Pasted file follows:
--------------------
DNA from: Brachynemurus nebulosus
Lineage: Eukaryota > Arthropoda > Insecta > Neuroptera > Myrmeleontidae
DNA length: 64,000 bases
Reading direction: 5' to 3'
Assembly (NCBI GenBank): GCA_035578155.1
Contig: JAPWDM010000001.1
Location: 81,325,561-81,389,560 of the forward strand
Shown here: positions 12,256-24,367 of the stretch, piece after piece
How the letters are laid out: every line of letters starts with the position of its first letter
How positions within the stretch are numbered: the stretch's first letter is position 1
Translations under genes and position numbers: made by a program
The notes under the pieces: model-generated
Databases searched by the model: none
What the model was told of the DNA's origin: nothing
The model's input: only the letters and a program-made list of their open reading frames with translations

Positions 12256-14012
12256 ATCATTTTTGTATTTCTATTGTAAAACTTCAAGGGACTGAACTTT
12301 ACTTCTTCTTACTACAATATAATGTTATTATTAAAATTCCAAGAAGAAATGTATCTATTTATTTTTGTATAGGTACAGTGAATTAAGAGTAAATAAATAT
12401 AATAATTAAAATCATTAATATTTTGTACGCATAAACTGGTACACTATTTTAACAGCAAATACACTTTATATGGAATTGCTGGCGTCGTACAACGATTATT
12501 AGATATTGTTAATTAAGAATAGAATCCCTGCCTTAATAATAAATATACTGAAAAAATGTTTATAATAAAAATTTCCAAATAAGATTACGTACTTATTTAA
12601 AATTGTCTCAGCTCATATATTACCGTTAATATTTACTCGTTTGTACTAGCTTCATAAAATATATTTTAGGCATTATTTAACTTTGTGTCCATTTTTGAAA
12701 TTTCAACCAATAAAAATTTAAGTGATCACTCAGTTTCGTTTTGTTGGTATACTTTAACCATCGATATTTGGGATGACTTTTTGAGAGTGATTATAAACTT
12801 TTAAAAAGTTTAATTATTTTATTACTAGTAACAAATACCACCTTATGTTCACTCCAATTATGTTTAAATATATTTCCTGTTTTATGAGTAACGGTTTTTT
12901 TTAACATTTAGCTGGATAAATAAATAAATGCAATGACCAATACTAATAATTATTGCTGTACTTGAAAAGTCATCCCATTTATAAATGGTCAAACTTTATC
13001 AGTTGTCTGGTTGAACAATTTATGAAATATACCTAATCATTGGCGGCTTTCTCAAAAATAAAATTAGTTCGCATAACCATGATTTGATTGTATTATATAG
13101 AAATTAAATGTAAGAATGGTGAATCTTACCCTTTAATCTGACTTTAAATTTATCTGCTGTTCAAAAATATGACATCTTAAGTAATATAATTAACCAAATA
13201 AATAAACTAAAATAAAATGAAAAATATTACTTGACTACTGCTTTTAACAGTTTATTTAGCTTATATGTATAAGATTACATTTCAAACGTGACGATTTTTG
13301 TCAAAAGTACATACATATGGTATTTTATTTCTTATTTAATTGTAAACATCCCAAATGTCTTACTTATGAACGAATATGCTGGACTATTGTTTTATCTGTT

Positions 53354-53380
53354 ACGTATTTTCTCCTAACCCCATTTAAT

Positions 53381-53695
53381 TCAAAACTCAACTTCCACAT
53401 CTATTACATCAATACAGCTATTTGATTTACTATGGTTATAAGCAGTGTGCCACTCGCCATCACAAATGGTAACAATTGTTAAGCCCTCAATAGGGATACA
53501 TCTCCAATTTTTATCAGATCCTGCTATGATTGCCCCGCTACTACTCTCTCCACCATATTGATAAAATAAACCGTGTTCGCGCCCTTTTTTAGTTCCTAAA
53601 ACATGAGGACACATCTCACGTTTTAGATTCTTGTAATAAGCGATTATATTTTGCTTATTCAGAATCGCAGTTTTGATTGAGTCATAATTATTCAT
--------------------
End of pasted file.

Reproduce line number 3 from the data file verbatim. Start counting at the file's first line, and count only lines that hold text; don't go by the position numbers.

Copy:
DNA length: 64,000 bases